I want to address the prostitutes separately in order to make two points about them. The first being that, while there are two brothels in the game, both of them are, in fact, run by women. In both of those cases you cannot sleep with either of the matrons, but the more high class one was a former lover of Geralt’s, and she has aged out of the business now. But she was so good at what she did that she was able to own the highest class brothel in the largest city of this game. Now she pretty much just takes care of the girls, and her establishment, and she also plays a mean game of Gwent. Quite the talented lady, all around. Although Crippled Kate’s is a bit of a dive, it is also run by women and you are tasked a couple times to help them drive out unwanted denizens. But they never pay you with sex, they pay you with money or with their thanks. But the second point about prostitution is more difficult for some people to understand, and it is this; prostitution is not inherently sexist. I know, that may cause disagreements with many, especially some of the feminists, but hear me out. As a societal ill, prostitution is a fairly new thing to be outlawed. Through most of human history it has been completely legal. And one of the primary reasons for this has been because humans are generally monogamous, but also generally not very good at monogamy. The later makes people seek sex outside of one partner, which is a natural thing to desire, and the former means that unpaired women by circumstance have often used their bodies to make a living for themselves and/or their children. This was especially true when women were not given the same schooling or job opportunities that men were, so if your husband or parents died at war there was often little choice or starve. Even now it is used in that function, as well as other things like porn and such. The question then remains, is it sexist in and of itself to sell your body no matter your reasons. Really, how can it be sexist if they are providing a service, for which they are compensated, in order to make a living? If you think a woman selling her body for sex is more morally wrong than a man selling his body to work in a coal mine and die much earlier, then your ethics are clouded by your view of sexuality. Sexism can happen in prostitution, particularly when a pimp uses their influence to squeeze money out of their women while the women do all the work. But you do not see that in this game, and that is also a side issue to prostitution itself. Travel to some other places in the world besides the U.S. and you will find that some of the best brothels are run by women, not men.
And that is my largest point, sex and sexuality do not equal sexism. In fact, by equating a naked women to sexism, you are far more in risk of the stereotype definition of the word. You are placing Judeo-Christian morality (typically in this environment and discussion) into that definition instead of ethics. And telling a woman that she should cover up and that she should be ashamed of her body, is far more sexist than anything contained here. Body shaming, whether from a man or from a woman, is a moral issue and not an ethical one, and I strongly oppose that moral stance. As well as I oppose the view that men and women are not allowed to take pleasure in the view of a naked woman. So, basically, I feel that The Witcher 3: Wild Hunt one of the least sexist games to be made, especially with this large of a world and this old of a setting, so much so that it strains it’s own historical credibility because the past was far more sexist in general than is portrayed in this story. However, there is also a reason for that, and that will be my last point. What are the mythological sources of this story? Primarily they are sourced from Norse and Celtic mythology. And for anyone who studies as much mythology as I do, they would know that those two mythological systems had some of the strongest women and were the least patriarchal of any of the entire Occident. In fact, when the mythologies of the Levant, which were extremely patriarchal, took over Europe, those two systems were some of the last bastions of the divine female. This was expressed both in the worshiping customs of the goddesses and the passed down fables, but also in the day to day rights of general women in those regions. Foreigners were always shocked at how independent and how many rights those two groups of women had and, even as early as the Roman Empire, scholars wrote about this fact. You will find female goddesses and monsters throughout the world of The Witcher, just as you can find them throughout those mythologies. And that is the final nail in the coffin for the sexist argument. Women are not just prizes to be won in this world, they are not only just heroines as well… they are also monsters just like the men can be. It bears strongly to this discussion that the true rulers of Velen were The Crones, and not the Bloody Baron. And The Crones are not only monsters, but they are also based on a very very old myth. You get the sense that even if Ciri killed two of them, the Crones may be hiding for a while, but they will always come back in the end. They mock The Chinese Room and all others who would denigrate their power.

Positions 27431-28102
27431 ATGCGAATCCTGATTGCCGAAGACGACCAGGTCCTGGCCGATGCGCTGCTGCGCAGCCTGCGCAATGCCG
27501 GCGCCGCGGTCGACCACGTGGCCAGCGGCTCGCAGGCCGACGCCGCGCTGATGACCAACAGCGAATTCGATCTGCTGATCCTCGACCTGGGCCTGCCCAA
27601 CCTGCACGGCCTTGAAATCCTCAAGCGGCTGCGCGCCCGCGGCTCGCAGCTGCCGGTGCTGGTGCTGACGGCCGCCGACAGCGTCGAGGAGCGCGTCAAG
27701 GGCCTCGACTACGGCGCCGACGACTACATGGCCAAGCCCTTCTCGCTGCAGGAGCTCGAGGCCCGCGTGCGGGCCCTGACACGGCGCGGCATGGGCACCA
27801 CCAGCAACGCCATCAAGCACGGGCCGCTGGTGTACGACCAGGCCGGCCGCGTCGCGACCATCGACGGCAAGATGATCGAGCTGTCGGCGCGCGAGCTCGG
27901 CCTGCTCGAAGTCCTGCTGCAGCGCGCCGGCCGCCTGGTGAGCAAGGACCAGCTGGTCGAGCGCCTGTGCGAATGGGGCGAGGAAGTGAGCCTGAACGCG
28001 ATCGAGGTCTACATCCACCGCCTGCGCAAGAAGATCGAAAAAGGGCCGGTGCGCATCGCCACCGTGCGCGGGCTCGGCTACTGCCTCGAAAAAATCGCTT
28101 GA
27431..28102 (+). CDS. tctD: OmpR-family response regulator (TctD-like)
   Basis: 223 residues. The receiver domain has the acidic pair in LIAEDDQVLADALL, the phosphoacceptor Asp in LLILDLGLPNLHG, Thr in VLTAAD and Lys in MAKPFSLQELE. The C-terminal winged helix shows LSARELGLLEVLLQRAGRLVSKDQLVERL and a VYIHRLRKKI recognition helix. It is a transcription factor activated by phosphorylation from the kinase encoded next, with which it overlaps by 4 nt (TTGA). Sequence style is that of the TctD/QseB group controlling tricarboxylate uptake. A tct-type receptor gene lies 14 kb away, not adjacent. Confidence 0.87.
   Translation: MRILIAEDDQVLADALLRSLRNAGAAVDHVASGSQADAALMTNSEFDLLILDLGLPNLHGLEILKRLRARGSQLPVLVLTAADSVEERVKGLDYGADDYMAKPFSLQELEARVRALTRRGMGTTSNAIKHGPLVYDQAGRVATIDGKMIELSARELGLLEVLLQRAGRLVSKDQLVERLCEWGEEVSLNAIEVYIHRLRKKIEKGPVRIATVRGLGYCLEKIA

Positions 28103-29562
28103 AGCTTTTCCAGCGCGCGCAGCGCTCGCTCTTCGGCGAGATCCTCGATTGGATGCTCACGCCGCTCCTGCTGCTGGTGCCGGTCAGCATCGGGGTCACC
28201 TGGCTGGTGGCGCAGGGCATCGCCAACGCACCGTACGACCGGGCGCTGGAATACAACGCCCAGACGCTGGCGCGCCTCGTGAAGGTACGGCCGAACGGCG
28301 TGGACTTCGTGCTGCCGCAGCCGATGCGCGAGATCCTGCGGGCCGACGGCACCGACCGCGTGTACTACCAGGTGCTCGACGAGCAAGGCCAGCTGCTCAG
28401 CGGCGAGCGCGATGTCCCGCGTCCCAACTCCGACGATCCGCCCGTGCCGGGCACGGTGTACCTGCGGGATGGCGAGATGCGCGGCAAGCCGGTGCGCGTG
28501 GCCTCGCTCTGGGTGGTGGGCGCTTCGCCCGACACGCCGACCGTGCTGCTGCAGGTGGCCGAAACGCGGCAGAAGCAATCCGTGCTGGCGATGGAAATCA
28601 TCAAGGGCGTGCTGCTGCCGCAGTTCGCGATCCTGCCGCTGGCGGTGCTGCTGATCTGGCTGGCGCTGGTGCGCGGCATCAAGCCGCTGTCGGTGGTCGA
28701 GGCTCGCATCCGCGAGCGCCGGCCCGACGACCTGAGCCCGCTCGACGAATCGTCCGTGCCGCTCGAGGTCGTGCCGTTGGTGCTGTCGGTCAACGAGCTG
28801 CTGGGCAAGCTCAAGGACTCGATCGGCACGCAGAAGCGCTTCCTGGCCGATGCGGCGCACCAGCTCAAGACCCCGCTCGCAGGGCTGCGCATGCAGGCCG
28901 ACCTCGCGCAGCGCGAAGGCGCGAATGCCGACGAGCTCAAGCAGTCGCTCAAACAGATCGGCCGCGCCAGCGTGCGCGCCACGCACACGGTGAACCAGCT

CD Projeckt REDopinionPCPS4sexismThe Chinese RoomThe Witcher 3: Wild HuntXbox One